2046 (2004)

Gloved Hand

If Welles, Tarkovsky and Kurosawa are the three past masters. Greenaway, Medem and Kar-Wai are the three greatest living filmmakers. All three weave incredibly deep and personal stories which bleed into the act of their creating the film. Each create striking images that resonate deeply, far beyond mere metaphor or exposition. Each worry about the tick of lost opportunity.

Each are dangerous filmmakers. Both have referenced life in a way that not only includes the reality of the cinematic container, but also their own past projects as part of that reality. In this case, we have not a mere continuation of “In the Mood,” we have a container about that container, a story that is about writing and the need to write “Mood” coming from the story written within “Mood.”

These parallels are multiplied infinitely so that many writers are writing many stories that sum up to where we live. Each writer, each story, each reality is drawn and extended and moulded and eventually ruined by love, indeed the inability to truly love — at least to love and write.

These projects aren’t stories, but meditations on the food of story-weaving, so they move — the several of them in this film — languorously. Before, he relied on repetition for layering; he also denoted the unframing of reality by having his camera drift from the subject. He was afraid to depict loneliness and the consummate joy of deep sex as partners in colour.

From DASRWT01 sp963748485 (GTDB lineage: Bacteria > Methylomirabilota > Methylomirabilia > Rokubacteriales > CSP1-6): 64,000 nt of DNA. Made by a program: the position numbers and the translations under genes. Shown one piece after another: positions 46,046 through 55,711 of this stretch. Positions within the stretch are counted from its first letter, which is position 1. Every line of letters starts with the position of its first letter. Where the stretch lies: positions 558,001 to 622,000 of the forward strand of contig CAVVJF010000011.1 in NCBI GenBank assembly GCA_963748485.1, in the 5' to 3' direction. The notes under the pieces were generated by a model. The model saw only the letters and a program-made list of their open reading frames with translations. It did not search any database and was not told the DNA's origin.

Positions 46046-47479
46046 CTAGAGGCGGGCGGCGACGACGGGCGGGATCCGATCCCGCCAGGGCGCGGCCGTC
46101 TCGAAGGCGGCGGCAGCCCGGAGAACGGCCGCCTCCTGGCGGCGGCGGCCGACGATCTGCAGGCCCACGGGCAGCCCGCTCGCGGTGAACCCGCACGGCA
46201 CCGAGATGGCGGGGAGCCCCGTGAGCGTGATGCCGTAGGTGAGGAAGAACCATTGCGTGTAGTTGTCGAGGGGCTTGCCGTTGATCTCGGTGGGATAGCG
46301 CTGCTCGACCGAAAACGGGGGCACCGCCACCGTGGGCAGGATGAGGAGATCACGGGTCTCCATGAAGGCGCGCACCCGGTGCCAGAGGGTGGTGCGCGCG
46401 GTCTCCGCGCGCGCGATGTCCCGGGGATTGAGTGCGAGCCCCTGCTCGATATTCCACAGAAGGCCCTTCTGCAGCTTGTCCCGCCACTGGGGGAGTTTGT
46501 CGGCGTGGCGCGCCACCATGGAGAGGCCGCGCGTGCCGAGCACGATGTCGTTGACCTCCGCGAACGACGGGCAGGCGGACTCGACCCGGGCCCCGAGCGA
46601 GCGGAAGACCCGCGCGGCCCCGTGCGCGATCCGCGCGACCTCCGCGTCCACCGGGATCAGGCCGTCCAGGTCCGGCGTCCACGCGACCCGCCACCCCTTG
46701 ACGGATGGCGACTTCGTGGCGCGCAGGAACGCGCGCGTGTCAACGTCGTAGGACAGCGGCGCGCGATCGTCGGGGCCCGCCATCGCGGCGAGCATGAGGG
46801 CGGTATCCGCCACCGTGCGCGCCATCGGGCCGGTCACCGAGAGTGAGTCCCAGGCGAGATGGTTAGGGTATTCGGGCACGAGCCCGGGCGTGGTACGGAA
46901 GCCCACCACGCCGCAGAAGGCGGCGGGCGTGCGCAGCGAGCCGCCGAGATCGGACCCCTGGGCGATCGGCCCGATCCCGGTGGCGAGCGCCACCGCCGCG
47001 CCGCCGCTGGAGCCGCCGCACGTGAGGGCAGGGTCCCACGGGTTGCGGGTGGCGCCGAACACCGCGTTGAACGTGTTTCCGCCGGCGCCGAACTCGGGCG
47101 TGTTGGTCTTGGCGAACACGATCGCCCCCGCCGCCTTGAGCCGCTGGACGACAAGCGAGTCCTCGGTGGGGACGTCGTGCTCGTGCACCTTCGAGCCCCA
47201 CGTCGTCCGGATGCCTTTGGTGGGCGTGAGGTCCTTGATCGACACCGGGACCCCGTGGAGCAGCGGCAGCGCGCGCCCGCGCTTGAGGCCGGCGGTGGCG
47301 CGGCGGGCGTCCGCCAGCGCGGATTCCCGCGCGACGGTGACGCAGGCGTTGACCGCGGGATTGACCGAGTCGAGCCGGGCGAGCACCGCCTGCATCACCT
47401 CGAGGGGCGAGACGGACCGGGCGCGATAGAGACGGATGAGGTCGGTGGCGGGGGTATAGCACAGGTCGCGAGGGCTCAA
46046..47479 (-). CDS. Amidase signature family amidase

That’s all gone now. Now we have real encounters, not just longings. Now we have cameras that shift the frame in more creative ways; one almost gets the impression he did the whole project just to be able to explore and master the extremely wide palette he’s chosen here. The way shots are cropped so that the scope is more intimate is breathtaking.

And now we aren’t served up nuanced repetition. Each event is new. Each explains and opens more questions, while containing the same substance plot-wise. Each whispering in the hole is covered by another reality that spins the need for another whisper.

I have a list of films that everyone must experience — its not a matter of mere enrichment but a collective path through which one can become a real human. I restrict entries on that list to no more than two a year and no more than two by any one filmmaker.

This makes the list. Even if you aren’t in it for the explicit folding, or the consummate mood-building or even the lovely women, you have to appreciate this for its importance in the evolution of editing. How often to you see a film that competently innovates in how images are assembled? There are lots of composition effects I have never seen before, and I study a lot of movies — most of these you might not notice, which is the point. But there’s one scene where our hero has an important dinner with a former lover toward the end. The coincidence of images has increased to this point until we have an actual overlapping/sliding.

We now have a new way to dream.

Folding: the outer folds are by abstraction from the world, plus the previous film. Internally, as with “in the Mood”, it is by successive repetition. In between, we have the writer who has written the past but cannot see the present that we are in.

Posted in 2005

Ted’s Evaluation — 4 of 3: Every cineliterate person should experience this.


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